To modify the old adage: if you don’t have anything nice or naughty to say, you're unlikely to say anything at all. As a result, people who take the time to participate in blogs, forums and other forms of social media are by and large people who possess strong opinions.
Rather than ask why the internet and blogosphere are polarized, a more fundamental question is to ask why the polarization of politics has been blamed on the internet and blogs.
Politics – especially during an election year (and really, what year isn’t an election year these days?) – is inherently polar. Each party is trying to distinguish itself from its rivals, as is each candidate. Even after the voters on both ends of the political spectrum have made up their minds to vote for whichever candidate wins their party’s nomination, politics becomes a game of those nominees subsequently picking wedge issues and positions. These positions slowly but inexorably chip voters off of the block of undecided voters in the middle, and add them to each candidate's flock. Ultimately - one side wins and the other side loses.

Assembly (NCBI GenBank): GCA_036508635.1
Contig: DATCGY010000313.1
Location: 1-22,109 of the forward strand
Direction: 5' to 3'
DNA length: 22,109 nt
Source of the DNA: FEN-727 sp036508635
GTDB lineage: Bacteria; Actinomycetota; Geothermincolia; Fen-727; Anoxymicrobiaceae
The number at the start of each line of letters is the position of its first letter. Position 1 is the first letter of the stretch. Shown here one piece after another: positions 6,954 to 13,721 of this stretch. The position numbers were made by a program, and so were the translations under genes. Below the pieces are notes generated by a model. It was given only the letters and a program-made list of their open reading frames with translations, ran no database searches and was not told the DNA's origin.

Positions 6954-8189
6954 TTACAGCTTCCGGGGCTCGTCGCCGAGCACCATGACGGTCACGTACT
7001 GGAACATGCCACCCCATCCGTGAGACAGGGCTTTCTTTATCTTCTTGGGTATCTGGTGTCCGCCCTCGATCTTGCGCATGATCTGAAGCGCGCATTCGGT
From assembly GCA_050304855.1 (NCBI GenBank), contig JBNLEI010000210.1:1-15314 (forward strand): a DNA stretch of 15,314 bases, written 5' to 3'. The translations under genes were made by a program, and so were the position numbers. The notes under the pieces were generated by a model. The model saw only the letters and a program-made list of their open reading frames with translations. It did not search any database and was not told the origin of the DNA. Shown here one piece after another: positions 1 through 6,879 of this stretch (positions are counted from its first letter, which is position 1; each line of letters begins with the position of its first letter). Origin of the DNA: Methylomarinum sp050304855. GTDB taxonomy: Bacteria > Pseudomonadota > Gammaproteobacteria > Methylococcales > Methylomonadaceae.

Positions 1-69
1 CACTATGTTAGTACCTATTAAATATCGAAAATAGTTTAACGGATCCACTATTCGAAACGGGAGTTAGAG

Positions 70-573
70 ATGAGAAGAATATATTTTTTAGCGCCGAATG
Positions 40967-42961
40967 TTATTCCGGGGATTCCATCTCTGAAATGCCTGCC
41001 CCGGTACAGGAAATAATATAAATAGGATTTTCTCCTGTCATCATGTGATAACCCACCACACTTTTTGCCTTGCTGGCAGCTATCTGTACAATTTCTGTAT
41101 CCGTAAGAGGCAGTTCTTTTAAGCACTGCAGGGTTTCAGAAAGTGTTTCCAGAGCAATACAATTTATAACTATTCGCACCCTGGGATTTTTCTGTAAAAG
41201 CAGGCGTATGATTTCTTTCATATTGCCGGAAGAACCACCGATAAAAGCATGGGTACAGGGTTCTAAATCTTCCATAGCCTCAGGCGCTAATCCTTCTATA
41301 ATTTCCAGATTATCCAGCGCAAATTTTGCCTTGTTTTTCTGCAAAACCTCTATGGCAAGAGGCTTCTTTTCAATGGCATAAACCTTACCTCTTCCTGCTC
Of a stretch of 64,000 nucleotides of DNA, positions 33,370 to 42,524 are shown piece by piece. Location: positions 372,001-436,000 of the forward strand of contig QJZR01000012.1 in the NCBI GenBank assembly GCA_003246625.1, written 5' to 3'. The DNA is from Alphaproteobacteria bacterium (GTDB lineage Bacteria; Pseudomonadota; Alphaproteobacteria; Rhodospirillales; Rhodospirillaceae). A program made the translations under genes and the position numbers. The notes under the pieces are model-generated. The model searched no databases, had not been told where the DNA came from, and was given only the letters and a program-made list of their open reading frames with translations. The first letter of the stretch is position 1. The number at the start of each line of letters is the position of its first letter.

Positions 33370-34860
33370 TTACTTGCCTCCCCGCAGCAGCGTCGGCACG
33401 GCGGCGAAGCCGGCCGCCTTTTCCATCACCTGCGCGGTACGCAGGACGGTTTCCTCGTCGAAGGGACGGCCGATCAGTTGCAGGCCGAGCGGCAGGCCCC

People’s views are forced into this binary function in part because they must vote one way or the other. It should not come as a surprise that this electoral dichotomy is reflected in the political discourse that addresses it.
Unlike the internet, this is hardly a modern development. Political polarization and factionalism were identified by our founding fathers more than 200 years ago. In Federalist 10, James Madison –as Publius – wrote "…a number of citizens, whether amounting to a majority or a minority of the whole, who are united and actuated by some common impulse of passion, or of interest, adversed to the rights of other citizens, or to the permanent and aggregate interests of the community."